The Goodyear Tyre & Rubber Company on Wednesday reported a net loss of $US73.6 million (42 cents per share) for the second quarter of 2003, compared with net profit of $28.9 million (18 cents per share) in the second quarter of 2002.

The company reported second quarter sales of $3.8 billion for 2003, up 8% from $3.5 billion during the prior-year period. Tyre unit volume in the second quarter of 2003 was 52.8 million units, compared to 53.3 million units in the 2002 period.

“We are disappointed in our financial results for the second quarter, but we are encouraged by the numerous positive trends in our company and we are optimistic about our turnaround,” said Goodyear chairman and chief executive officer Robert Keegan.

The 2003 second quarter included an after-tax rationalisation charge of $13.4 million (8 cents per share) for salaried staff reductions and manufacturing consolidations in North America, Europe, Latin America and Asia, and an after-tax loss of $7 million (4 cents per share) on asset sales.

The single most important factor in the deterioration of operating performance was an increase in raw material costs of approximately $124 million, offset in part by cost reduction actions, improved price and mix and an estimated currency translation benefit of approximately $9 million.

Second quarter sales were favourably impacted by the effects of currency translation, estimated at $169 million, and improved brand, customer and product mix.

Depreciation and amortisation expense was $153.8 million in the second quarter of 2003, versus $155.4 million in 2002. Capital expenditures were $87.2 million in the second quarter of 2003 and $97.1 million for the second quarter of 2002.

Goodyear increased its reserve for general and product liability- discontinued products by $90 million during the second quarter. The company also recorded a receivable of $101.8 million, primarily from its excess liability insurance carriers, related to general and product liability claims. These items resulted in a net gain for the period of $11.8 million.

Goodyear and the United Steelworkers of America have agreed to resume negotiations next week in Cincinnati on a master contract agreement covering approximately 16,000 associates at 14 facilities.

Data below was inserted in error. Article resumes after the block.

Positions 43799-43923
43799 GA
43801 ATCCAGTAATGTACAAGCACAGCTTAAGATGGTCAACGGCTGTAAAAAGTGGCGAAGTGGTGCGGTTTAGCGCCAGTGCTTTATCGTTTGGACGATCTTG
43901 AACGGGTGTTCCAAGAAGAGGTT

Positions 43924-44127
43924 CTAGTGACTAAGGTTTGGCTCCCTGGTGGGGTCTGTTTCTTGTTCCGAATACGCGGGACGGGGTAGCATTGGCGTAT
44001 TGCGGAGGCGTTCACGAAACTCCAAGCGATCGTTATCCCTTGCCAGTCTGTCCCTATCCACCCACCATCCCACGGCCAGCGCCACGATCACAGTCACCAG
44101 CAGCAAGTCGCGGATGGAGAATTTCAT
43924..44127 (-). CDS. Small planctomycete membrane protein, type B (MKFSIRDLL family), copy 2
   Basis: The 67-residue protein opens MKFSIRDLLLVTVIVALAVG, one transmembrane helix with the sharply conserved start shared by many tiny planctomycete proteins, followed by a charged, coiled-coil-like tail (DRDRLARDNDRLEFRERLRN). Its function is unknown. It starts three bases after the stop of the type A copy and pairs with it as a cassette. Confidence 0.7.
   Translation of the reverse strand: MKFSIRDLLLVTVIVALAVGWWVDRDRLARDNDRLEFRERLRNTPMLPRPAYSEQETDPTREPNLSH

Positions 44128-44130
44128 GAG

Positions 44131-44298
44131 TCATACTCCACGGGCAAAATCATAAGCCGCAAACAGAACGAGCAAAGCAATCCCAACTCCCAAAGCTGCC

The company’s net loss for the first six months of 2003 was $236.9 million ($1.35 per share). For the first six months of 2002, the company recorded a net loss of $34.3 million (21 cents per share).

First half 2003 results include an after-tax rationalisation charge of $78.6 million (45 cents per share) as a result of salaried staff reductions and manufacturing consolidations in North America, Europe, Latin America and Asia.

First half 2002 results included a segment operating income benefit of approximately $10 million resulting from the company’s participation in the Ford tyre replacement programme. The results also included a charge of $10 million principally related to the return of inventory resulting from the April 2002 closure of Penske Automotive Centres in the United States.

Sales for the first six months of 2003 were $7.3 billion, an increase of 7.6% compared to $6.8 billion in 2002. Tyre unit volume was 105.4 million units, compared to 106.3 million units in the 2002 period.

Tyre price improvements had a favourable impact on sales for the first six months.

The company estimates the effects of currency movements had a positive impact on sales of approximately $308 million during the first half, and a negligible impact on first-half losses.

Higher raw material costs of approximately $186 million had a significant impact on the operating loss for the first half.

Global capital expenditures for the six months were $177.3 million, compared to $172.9 million in 2002. Depreciation and amortisation expense was $301.7 million in the first half of 2003 and $302.2 million in 2002.